Taking aspirin could prevent heart attacks, stroke and early death, study says
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Heart attack survivors could benefit from taking daily aspirin to promote better health and long life, according to researchers.
Dr Anna Meta Kristensen said: “Our findings suggest that not taking aspirin as prescribed after a heart attack is linked to a higher risk of having another heart attack, a stroke or dying.
“We recommend that all patients who have had a heart attack stay adherent to their aspirin in accordance with guidelines until randomised controlled trials have proven otherwise, and clinical guidelines have been changed.”
Dr Kristensen’s research consisted of data collected from Danish nationwide health registries.
Participants included in the research had a first-time heart attack from 2004 to 2017 and were treated with a coronary stent.
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All patients included in the data were prescribed aspirin during the first year following the heart attack.
Patients who were on anticoagulants, or had a stroke or recurrent heart attack, within the first year of recovery were excluded from the study.
Dr Kristensen, of Bispebjerg and Frederiksberg Hospital in Denmark, explained.
“Both anticoagulants and P2Y12 inhibitors are agents that, similar to aspirin, work to prevent the formation of blood clots,” Dr Kristensen said.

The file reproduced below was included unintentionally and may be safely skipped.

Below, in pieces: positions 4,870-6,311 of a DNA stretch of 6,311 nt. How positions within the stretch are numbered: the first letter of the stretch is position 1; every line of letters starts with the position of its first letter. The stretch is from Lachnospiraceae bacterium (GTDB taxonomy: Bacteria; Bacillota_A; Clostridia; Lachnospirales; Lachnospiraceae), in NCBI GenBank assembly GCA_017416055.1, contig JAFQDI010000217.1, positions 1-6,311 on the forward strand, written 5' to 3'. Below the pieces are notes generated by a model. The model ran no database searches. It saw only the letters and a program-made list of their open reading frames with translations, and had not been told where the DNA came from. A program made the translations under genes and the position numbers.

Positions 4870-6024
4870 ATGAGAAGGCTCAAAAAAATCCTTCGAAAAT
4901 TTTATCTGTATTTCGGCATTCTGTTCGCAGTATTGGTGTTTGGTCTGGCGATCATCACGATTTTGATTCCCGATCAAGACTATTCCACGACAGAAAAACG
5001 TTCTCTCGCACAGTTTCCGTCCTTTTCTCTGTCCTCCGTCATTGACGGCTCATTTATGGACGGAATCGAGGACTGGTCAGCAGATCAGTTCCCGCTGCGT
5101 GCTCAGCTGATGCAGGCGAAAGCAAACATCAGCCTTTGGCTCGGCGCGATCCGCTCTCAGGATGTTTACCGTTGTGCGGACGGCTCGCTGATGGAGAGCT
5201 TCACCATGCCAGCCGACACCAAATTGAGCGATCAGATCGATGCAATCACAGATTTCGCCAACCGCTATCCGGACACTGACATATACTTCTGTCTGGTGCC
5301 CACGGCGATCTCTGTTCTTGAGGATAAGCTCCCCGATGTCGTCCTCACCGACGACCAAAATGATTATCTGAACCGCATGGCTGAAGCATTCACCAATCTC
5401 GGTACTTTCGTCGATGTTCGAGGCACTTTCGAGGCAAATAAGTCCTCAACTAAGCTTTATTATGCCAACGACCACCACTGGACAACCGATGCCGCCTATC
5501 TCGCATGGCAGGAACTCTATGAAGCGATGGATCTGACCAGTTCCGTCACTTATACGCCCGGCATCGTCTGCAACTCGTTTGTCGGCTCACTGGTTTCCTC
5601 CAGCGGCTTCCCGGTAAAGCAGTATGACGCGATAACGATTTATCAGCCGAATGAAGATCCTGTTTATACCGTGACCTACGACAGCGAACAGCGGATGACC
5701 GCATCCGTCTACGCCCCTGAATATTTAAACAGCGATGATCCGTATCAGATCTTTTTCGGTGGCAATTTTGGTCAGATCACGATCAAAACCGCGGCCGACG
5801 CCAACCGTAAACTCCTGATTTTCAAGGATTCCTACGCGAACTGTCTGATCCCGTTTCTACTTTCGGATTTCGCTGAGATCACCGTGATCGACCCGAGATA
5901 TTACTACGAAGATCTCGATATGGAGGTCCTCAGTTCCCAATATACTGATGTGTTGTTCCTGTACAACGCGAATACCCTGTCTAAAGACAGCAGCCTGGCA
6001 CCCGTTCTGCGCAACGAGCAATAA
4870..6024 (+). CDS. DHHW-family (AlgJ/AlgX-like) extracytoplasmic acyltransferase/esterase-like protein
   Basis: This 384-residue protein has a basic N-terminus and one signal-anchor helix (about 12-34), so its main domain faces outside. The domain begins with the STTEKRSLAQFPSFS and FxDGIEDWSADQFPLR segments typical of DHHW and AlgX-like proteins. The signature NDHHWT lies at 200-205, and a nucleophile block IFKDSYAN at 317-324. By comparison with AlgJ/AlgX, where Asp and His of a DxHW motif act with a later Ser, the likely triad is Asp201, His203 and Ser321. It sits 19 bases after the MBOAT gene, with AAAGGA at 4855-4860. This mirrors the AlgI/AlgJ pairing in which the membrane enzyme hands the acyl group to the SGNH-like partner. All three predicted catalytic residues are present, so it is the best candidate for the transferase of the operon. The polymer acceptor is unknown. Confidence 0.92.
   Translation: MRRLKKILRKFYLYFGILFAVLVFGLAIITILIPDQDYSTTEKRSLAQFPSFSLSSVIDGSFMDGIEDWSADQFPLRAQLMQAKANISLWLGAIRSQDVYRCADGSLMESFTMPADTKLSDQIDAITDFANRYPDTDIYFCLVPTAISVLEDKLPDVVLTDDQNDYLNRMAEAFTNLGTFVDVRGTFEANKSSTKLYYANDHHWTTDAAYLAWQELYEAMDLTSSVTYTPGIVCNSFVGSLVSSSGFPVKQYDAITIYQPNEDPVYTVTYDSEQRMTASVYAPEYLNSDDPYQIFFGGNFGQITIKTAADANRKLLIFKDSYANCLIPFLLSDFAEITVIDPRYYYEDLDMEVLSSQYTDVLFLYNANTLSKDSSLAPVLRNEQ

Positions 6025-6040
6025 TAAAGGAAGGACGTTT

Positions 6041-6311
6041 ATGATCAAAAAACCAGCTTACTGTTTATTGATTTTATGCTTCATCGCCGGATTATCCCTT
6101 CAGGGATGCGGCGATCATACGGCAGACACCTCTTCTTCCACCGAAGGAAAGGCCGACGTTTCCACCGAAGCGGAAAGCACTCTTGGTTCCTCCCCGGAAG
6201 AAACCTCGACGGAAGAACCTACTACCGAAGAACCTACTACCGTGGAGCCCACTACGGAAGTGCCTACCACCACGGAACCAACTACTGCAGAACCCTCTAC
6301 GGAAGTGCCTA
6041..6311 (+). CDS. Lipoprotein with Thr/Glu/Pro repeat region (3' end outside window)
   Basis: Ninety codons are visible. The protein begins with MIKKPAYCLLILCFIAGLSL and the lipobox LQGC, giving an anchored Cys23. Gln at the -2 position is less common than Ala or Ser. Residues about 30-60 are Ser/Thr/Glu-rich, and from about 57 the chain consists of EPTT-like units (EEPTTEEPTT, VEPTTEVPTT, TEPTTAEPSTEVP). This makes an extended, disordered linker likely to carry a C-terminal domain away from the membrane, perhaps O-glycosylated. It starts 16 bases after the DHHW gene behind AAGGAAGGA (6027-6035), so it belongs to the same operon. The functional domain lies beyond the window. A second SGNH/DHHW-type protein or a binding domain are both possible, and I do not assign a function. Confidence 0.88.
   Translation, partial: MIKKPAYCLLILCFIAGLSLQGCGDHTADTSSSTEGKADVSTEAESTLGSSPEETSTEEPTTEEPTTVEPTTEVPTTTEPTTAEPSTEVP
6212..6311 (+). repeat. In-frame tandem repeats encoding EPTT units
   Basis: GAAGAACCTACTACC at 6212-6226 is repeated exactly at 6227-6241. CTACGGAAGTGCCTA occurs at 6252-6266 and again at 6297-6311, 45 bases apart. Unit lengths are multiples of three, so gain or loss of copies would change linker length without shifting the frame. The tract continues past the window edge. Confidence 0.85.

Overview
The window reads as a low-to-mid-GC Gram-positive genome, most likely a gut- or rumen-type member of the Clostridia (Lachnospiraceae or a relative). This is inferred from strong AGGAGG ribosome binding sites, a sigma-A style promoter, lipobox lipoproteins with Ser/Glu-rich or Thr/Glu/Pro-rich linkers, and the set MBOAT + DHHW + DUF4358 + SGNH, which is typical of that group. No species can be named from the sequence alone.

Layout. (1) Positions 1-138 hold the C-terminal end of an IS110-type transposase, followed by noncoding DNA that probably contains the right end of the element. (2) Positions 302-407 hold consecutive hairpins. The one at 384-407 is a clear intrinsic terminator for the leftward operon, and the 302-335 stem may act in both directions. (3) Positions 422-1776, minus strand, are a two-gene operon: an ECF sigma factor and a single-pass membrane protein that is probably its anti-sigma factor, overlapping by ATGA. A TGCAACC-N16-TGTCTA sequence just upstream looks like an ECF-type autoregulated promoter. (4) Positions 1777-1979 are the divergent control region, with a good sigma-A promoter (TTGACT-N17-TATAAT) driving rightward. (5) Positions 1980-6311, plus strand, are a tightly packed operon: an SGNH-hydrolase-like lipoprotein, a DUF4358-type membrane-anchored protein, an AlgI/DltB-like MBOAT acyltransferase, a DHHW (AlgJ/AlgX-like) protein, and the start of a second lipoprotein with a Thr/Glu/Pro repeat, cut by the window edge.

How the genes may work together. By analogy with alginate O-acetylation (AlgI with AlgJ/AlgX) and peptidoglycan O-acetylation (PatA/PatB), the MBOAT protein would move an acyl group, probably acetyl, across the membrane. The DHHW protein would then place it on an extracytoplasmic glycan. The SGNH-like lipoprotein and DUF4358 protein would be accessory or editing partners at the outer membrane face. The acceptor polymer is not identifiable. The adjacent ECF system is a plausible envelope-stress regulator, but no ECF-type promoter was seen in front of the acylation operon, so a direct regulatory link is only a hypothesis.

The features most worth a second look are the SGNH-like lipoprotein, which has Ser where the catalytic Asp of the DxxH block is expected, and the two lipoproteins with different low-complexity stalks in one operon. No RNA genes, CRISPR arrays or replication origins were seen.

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“Therefore, patients undergoing such treatments were excluded from our study.”
For those involved in the study, their adherence to aspirin intake was evaluated at two, four, six and eight years after the heart attack.
In Denmark, every time a patient picks up a prescription of aspirin, the date of collection is recorded in registries, which informed the data results.
Dr Kristensen added: “We assessed the effects of long-term aspirin use in patients who were not receiving other medications for the prevention of heart attack or stroke.”
General adherence to aspirin intake gradually decreased over the years, the researchers noted.
However, while taking into account other factors – such as age, blood pressure, and cholesterol – the research team still found that aspirin usage reduces the risk of another heart attack, stroke, or death.
Dr Kristensen said: “Our results should be interpreted with caution because they show an association but do not establish causality.
“Furthermore, our findings cannot be generalised to all patients who experience a heart attack, as our study specifically focused on those who received treatment with a coronary stent and they were not taking other medications to prevent blood clot formation.”
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